Following intercourse with the sixth man, Anderson was again left alone in the bedroom; however, she did not think of leaving through the door because she wasn't dressed yet. Subsequently, two men came to the doorway, and she asked if she could leave but was told by one of the men, not one of the defendants, that she couldn't leave until they were done with Waddell, and was instructed to go to the kitchen, and smoked a cigarette. All three defendants were in the livingroom when a man in the kitchen asked her to return to the bedroom. Hines then came in and told her that she "better get in there." She went with the man and performed oral sex, but the man could not get an erection because he was "speeding too much." Sweeney then interrupted the couple saying, "Hurry up, we want some entertainment," whereupon the man attempting to have intercourse led Anderson into the bedroom in which Waddell was being confined. Both women, who were naked, protested and Waddell was crying. The man who had led her then pushed Anderson onto the bed. Twelve people were in the room, including the defendants and two other females. Eventually, Waddell was told by Hines to "eat" Anderson. The girls asked that they not be made to do this, but Sweeney poured whiskey on Anderson's vagina, and announced "They are sterile now." The girls were required to perform oral sex upon each other while Hines clicked a camera. Anderson also said Hines threatened to "barbeque her baby."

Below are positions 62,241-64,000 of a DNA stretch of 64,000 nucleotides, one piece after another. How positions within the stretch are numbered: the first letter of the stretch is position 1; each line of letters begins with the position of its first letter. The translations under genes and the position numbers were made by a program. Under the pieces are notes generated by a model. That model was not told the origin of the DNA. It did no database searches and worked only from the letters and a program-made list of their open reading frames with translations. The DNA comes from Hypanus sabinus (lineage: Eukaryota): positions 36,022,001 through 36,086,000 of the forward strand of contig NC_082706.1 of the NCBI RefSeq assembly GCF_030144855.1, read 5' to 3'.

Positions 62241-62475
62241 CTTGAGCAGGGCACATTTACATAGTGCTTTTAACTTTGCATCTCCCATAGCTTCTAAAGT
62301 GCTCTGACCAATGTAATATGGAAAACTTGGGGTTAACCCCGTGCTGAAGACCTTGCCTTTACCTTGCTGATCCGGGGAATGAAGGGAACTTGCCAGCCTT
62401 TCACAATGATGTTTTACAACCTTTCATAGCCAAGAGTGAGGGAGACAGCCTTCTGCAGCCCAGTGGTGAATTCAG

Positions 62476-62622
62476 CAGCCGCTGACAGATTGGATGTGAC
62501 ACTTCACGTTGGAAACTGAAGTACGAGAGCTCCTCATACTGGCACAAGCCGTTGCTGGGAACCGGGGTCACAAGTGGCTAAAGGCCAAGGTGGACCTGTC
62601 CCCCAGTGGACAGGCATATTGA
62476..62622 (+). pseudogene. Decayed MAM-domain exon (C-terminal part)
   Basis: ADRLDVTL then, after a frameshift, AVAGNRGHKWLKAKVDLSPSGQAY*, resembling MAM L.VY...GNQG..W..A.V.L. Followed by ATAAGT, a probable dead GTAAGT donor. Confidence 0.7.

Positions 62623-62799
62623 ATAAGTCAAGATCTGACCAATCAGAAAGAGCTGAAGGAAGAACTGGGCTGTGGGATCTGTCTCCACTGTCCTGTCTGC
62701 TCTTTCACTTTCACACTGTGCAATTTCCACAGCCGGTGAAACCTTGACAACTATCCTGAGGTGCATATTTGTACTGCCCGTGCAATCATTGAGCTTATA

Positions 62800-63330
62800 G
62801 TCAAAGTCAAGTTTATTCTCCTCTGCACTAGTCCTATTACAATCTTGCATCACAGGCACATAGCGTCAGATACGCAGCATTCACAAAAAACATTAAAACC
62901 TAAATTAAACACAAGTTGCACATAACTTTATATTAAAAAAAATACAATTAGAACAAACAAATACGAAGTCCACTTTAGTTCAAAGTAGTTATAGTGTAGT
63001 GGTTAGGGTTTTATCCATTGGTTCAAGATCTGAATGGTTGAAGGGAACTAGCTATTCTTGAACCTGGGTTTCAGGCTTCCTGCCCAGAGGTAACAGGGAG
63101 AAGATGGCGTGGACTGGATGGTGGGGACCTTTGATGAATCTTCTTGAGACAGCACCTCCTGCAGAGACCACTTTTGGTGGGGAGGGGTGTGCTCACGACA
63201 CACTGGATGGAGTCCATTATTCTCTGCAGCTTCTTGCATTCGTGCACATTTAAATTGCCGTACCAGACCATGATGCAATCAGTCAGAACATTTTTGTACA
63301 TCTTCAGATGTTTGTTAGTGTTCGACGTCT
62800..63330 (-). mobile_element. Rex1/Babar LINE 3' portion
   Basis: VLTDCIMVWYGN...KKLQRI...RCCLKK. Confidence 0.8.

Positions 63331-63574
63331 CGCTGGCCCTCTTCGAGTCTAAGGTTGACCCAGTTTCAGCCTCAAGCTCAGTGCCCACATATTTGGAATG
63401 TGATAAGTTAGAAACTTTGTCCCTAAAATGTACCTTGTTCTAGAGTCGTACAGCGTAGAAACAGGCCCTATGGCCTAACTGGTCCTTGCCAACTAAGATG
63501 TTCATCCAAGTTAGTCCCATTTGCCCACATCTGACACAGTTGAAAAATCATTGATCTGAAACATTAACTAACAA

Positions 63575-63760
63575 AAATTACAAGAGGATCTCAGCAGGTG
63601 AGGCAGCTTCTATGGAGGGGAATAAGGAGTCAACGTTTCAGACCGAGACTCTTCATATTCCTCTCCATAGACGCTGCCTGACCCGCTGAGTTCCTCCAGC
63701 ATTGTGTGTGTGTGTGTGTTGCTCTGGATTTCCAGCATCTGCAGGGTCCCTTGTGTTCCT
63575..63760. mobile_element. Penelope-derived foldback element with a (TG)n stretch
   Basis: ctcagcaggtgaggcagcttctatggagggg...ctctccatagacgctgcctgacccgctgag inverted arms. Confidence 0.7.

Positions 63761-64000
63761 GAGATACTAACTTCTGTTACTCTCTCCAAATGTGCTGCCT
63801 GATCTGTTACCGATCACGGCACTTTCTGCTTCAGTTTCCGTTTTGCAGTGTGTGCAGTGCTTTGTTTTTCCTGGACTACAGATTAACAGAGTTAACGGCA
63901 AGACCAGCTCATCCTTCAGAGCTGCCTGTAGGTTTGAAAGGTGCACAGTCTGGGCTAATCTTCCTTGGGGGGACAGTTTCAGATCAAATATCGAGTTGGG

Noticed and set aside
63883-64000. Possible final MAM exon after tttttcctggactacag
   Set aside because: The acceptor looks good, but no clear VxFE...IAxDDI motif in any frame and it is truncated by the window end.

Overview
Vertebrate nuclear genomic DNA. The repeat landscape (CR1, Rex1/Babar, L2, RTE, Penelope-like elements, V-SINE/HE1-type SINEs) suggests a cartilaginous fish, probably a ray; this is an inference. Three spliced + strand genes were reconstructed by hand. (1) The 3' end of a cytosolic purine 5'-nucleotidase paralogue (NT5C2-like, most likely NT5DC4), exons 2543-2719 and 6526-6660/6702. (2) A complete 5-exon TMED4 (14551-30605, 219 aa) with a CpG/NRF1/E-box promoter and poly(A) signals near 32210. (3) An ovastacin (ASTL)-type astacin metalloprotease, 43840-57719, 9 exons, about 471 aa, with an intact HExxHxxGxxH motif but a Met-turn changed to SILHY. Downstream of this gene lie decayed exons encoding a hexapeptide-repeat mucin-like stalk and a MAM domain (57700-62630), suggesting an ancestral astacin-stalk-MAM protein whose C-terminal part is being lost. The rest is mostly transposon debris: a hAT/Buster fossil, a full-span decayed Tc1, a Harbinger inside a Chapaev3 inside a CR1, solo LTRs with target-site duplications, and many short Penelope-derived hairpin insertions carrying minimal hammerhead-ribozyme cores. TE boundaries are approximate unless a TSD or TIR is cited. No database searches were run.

Finally, according to Anderson, after Sweeney threw their clothes at them the girls dressed and went to the bathroom to wash up. While they were in the bathroom, the girls requested their purses. Over a defense objection, Anderson then testified that she looked in her purse and asked for her money back, to which either Hines or Sweeney responded "someone must have stolen it" and they laughed.

Hines asked for Anderson's address, which she gave him, and he wrote it down. Hines then warned Anderson "if she told anybody or the police, he was going to cut her throat, her husband's throat, and her baby's throat." Sweeney was present when Hines gave this warning. The girls departed, in Anderson's words, upset and worn out, going first back to the laundromat and then to Anderson's residence where their boyfriends awaited.

Anderson explained that the girls did not go directly to the police because they "didn't know what to do right at that moment." In addition, they elected not to tell their boyfriends the truth because they were afraid of being beaten. Instead of explaining that they went to and entered the house voluntarily they told their ...